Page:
From dog sledding and snow-fort building to indoor skydiving and swimming, here are some fun-filled ways to enjoy winter in Colorado with your kid.

Drive a Snowmobile | Winter Park

Kids ages 4 to 12 can steer their own pint-sized snowmobile round and round a groomed track in downtown Winter Park. Cost: $20 per 5 laps

Build a Snow Fort | Keystone

On Sunday, Tuesday, and Friday afternoons through April 10, kids of all ages (and their parents) can build and defend the greatest fort in the land—flags provided. Cost: free

Ride a Dog Sled | Breckenridge

Ride behind a team of huskies through the beautiful Swan River Valley and learn more about these remarkable dogs. This company also matches their retired huskies with new, loving homes. Ages 4+. Cost: $75 adults, $40 for kids 8 and under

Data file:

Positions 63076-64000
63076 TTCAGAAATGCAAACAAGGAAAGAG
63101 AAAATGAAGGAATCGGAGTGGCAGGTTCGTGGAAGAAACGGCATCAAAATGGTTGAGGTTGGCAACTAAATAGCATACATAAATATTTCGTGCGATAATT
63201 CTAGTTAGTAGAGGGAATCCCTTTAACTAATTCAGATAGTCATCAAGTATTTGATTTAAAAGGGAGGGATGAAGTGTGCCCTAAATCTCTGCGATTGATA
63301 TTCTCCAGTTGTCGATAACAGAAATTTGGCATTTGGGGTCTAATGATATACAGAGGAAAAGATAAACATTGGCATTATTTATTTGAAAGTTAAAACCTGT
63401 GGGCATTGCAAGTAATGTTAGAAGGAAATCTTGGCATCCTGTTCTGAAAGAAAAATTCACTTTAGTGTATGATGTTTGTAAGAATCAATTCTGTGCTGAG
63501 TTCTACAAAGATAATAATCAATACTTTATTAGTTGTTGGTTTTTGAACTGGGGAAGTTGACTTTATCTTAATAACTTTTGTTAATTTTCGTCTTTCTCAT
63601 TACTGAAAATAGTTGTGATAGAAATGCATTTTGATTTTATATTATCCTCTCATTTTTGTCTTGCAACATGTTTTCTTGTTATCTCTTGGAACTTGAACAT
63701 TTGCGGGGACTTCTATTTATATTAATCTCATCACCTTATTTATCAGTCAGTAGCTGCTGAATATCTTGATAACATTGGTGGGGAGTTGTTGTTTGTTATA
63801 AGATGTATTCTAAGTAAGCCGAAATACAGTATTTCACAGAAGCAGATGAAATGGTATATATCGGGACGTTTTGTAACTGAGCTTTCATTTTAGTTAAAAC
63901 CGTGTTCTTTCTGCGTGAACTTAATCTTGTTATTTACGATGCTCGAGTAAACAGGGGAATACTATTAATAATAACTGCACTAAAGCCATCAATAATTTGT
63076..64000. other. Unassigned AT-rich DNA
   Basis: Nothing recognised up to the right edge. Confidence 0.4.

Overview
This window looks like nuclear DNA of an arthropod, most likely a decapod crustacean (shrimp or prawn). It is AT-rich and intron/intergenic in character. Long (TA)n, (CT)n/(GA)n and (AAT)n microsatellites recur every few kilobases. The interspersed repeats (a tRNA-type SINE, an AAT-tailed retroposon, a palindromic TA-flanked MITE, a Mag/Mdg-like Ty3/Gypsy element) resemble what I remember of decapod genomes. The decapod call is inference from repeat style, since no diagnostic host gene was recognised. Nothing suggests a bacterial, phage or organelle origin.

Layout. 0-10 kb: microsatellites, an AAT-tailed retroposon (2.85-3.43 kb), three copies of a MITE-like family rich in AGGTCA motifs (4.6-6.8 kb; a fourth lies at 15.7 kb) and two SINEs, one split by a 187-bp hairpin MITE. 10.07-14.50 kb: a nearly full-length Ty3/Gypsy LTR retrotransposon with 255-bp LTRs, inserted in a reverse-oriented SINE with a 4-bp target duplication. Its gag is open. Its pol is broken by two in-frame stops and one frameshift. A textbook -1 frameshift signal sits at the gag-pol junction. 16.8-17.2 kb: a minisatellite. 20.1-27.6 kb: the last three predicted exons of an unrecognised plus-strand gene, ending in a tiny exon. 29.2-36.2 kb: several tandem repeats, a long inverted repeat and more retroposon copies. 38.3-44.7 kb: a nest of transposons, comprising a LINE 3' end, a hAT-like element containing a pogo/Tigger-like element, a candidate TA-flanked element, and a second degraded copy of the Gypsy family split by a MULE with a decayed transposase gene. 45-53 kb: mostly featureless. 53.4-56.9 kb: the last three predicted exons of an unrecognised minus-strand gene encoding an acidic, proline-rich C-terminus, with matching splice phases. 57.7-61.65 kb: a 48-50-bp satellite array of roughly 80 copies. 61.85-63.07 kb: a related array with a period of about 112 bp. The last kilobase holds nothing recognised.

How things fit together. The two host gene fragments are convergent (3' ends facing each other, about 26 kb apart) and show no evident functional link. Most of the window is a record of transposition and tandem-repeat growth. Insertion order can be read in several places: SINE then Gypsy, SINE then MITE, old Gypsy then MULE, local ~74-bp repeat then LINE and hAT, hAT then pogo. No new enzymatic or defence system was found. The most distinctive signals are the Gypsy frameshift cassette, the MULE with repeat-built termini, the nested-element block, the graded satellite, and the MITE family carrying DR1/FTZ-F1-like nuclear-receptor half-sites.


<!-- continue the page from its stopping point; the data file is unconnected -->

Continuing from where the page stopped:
Skydive Indoors | Lone Tree

Give skydiving a try just a few feet off the ground in a vertical wind tunnel that creates true free-fall conditions. iFLY Denver offers individual flights plus a Thursday night Kids Club. Ages 3+. Cost: $59.95 for gear, instruction, and two flights

Snow Tubing and Sledding | Rocky Mountain National Park

Kids of all ages can speed down, then walk back up the bunny slope of the former Hidden Valley Ski Area, which is tucked up high inside the park where the snow is more reliable than on the plains. Bonus: Feb. 14 to 16 and April 18 to 19 are ‘free fee’ days. Cost: No charge for the sledding hill, but the national park charges a $20 per-car entry fee. Call ahead for snow conditions: 970-586-1206

Indoor Water Park | Arvada

When it’s just too cold or windy to go outside, head to the Apex Center, which features a vortex pool, tube slide, hot tubs, and zero-depth water playground for toddlers. If the tweens and teens still tell you they’re bored, there’s a rock climbing wall and ice skating, too. Cost: Daily non-resident entrance fee of $4.25 to $7, depending on age

(Check out 10 (mostly) free things to do in Denver in February)

Terri Cook
Terri Cook
Terri Cook is an award-winning freelance writer based in Boulder. More of her work can be found at